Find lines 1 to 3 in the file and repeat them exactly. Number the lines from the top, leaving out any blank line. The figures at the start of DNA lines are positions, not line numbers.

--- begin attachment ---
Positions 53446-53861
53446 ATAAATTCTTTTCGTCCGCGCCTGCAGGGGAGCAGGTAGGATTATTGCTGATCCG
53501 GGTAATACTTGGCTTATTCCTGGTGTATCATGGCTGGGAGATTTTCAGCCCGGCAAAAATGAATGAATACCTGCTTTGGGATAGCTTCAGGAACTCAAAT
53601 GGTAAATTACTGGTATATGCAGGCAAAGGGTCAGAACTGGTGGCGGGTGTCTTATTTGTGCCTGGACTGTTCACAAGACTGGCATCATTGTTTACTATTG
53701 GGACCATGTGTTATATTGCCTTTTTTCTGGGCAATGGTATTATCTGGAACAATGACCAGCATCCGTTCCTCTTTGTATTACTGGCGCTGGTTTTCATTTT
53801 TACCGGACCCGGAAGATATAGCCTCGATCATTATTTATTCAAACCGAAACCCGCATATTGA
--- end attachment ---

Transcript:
Positions 53446-53861
53446 ATAAATTCTTTTCGTCCGCGCCTGCAGGGGAGCAGGTAGGATTATTGCTGATCCG
53501 GGTAATACTTGGCTTATTCCTGGTGTATCATGGCTGGGAGATTTTCAGCCCGGCAAAAATGAATGAATACCTGCTTTGGGATAGCTTCAGGAACTCAAAT